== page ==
Atlanta Symphony Orchestra announces 80th anniversary season

ASO Music Director Natalie Stutzmann.

The Atlanta Symphony Orchestra has announced its 2024-25 Delta Classical Concert season. This marks their 80th anniversary season and Music Director Nathalie Stutzmann’s third season wielding the baton.

Stutzmann was recently named “Best Conductor of the Year” at the Oper Awards, in part for her outstanding debut at the Bayreuth Festival in June of 2023 with Wagner’s Tannhäuser. Her Metropolitan Opera debut in 2023 garnered praise from critics and audiences alike, with The New York Times calling it a “splashy Met debut.”

“With each year, the orchestra and I get to know one another more and more, and this season I am eager to dive into some of the cornerstones of the Classical period,” said Stutzmann.

Stutzmann in the 2024-25 Season

The 2024-25 season opens on September 19, 2024, with Stutzmann conducting Mahler’s Symphony No.1, “Titan,” and cellist Edgar Moreau playing Schumann’s Cello Concerto.

The following weekend, Sept. 26,27, Stutzmann is joined by mezzo-soprano Fleur Barron and baritone Samuel Hasselhorn, both making their ASO debuts, for Mahler’s Des Knaben Wunderhorn (The Boy’s Magic Horn), followed by Shostakovich’s Symphony No. 6.

Stutzmann returns to the podium on Nov. 7, 9, and 10 to conduct an evening of Mozart, presenting Symphony No. 40 and the masterpiece Mass in C Minor. Joining the Orchestra for the Mass are Olga Kulchynska, soprano; Julia Lezhneva, soprano; Lunga Eric Hallam, tenor; and Harold Wilson, bass, as well as the Atlanta Symphony Orchestra Chorus.

On Nov. 14 and 16, ASO Principal Flute Christina Smith takes center stage with Stutzmann conducting C.P.E. Bach’s Flute Concerto in D Minor, originally composed for King Frederick the Great. The same evening, after a well-received festival of his work in the 2023-24 season, Stutzmann returns to the “Architect of the Spirit,” Bruckner, and conducts his Symphony No. 4, “Romantic.”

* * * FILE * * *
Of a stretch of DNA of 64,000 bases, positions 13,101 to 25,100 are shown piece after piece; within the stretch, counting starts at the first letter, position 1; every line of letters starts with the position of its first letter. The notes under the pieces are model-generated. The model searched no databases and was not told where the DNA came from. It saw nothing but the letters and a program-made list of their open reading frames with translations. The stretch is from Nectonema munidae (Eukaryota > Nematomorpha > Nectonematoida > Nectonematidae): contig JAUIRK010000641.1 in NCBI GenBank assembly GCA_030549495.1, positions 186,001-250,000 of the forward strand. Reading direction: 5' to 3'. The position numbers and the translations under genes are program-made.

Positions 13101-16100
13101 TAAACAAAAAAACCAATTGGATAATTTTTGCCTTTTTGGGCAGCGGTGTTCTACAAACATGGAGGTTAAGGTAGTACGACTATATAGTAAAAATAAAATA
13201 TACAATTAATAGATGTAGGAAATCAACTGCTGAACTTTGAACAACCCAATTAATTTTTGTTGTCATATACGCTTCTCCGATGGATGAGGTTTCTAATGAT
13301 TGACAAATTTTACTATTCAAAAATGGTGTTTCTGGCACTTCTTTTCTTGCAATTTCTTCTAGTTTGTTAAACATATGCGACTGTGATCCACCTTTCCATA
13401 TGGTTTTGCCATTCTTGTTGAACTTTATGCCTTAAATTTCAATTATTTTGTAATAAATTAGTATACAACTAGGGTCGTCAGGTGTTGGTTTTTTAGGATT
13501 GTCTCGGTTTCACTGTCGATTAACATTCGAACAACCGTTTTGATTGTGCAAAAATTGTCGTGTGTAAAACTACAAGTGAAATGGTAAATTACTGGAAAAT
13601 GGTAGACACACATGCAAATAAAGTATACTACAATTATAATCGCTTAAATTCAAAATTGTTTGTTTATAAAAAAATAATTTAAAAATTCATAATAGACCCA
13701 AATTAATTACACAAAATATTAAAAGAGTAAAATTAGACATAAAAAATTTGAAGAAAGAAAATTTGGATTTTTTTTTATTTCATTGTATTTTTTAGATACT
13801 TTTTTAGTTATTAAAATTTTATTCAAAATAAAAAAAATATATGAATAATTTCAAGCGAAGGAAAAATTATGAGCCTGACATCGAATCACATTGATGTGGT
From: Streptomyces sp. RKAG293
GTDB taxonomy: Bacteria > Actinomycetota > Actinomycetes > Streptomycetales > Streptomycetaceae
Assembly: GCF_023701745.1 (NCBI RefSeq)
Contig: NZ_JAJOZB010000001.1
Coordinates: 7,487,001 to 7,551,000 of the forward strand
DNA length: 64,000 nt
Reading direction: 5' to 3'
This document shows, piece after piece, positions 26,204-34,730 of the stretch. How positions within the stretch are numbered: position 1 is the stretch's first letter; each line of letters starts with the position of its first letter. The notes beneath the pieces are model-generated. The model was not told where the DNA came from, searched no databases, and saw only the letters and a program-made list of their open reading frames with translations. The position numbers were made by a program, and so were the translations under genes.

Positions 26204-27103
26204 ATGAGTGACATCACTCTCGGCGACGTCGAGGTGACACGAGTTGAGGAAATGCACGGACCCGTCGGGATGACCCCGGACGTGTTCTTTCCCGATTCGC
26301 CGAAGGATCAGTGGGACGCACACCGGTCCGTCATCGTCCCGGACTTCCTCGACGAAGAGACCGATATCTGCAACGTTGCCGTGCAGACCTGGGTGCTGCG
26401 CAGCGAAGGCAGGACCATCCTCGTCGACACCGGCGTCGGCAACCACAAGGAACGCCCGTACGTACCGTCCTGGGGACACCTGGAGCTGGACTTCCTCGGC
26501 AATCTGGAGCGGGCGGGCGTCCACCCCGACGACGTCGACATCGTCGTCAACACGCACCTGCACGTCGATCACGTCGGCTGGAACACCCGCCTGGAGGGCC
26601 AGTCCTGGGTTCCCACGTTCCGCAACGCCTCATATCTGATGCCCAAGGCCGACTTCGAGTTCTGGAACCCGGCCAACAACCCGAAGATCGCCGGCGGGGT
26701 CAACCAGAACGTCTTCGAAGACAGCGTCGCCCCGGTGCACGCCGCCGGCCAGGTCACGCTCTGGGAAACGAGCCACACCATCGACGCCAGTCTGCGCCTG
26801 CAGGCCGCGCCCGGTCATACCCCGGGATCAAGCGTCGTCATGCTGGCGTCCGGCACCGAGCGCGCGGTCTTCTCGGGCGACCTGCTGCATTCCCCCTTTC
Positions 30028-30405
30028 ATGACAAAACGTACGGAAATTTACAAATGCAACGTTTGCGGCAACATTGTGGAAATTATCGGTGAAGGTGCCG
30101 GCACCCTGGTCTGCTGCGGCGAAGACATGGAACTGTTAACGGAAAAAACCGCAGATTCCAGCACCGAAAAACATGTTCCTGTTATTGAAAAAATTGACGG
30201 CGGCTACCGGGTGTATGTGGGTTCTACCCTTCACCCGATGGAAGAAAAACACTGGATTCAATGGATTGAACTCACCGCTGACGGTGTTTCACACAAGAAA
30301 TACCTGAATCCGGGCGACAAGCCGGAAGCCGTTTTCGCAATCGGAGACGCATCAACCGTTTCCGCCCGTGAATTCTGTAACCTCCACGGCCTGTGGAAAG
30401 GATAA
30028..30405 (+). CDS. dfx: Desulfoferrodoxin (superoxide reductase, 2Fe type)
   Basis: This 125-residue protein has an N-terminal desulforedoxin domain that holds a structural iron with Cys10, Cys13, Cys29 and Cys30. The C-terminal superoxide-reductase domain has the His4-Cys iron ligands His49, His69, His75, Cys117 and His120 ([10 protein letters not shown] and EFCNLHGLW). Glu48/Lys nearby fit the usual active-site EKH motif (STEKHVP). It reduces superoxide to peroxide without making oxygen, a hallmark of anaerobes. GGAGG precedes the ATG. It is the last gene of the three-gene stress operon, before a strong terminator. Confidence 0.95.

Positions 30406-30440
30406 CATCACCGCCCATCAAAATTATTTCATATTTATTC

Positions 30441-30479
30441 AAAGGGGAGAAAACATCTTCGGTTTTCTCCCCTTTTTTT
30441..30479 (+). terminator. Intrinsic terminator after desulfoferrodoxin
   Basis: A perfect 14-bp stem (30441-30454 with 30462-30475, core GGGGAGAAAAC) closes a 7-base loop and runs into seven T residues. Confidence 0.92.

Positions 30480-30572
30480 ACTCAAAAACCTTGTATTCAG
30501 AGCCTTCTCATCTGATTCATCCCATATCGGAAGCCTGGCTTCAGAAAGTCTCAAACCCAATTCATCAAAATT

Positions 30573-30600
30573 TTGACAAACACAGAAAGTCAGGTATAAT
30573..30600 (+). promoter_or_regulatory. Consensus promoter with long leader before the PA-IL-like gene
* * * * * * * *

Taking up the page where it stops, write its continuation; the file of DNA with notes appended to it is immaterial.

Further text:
Stutzmann welcomes 2022 Van Cliburn medalist Anna Geniushene, a pianist “with an exquisite touch and an almost infinite tonal palette” (La Scena), on April 10 and 12, 2025, to make her ASO debut playing Tchaikovsky’s Piano Concerto No. 1. The program also features Ravel’s Ma mère L’Oye (Mother Goose) and La valse.

Beethoven Project

In early 2025, Stutzmann begins the epic “Beethoven Project,” a series of concerts consisting of Beethoven’s first eight symphoniesThe project allows audiences to follow the composer’s journey throughout his career:

  • Jan. 23 and 25 Symphonies No. 1 and No. 3, “Eroica.”
  • Jan. 30, Feb. 1 & 2 Symphony No. 2 and the world-famous Symphony No. 5.
  • Feb. 27 and March 1 Symphony No. 8 and Symphony No. 6, “Pastoral.”
  • March 6, 8, and 9 Symphonies No. 4 and No. 7

Concluding the Beethoven Project for the season on May 10 and 11, Stutzmann conducts one of Beethoven’s most epic works for orchestra and chorus, the MissaSolemnis, with the Orchestra joined by the world-renowned Atlanta Symphony Orchestra Chorus. The four featured soloists in this notoriously difficult piece are all highly acclaimed opera singers: Julia Grüter, soprano; Anna Goryachova, mezzo-soprano; Miles Mykkanen, tenor; and Lawson Anderson, baritone.

Yo-Yo Ma returns to Atlanta Symphony Hall

This year, Ma plays a special concert on December 5, 2024, with Eric Jacobsen conducting. Ma will play Haydn’s Cello Concerto No. 1, which has not been heard in Atlanta in some years, and Bachianas Brasileiras No. 5 by Heitor Villa-Lobos, a Brazilian composer from the early 20th Century.

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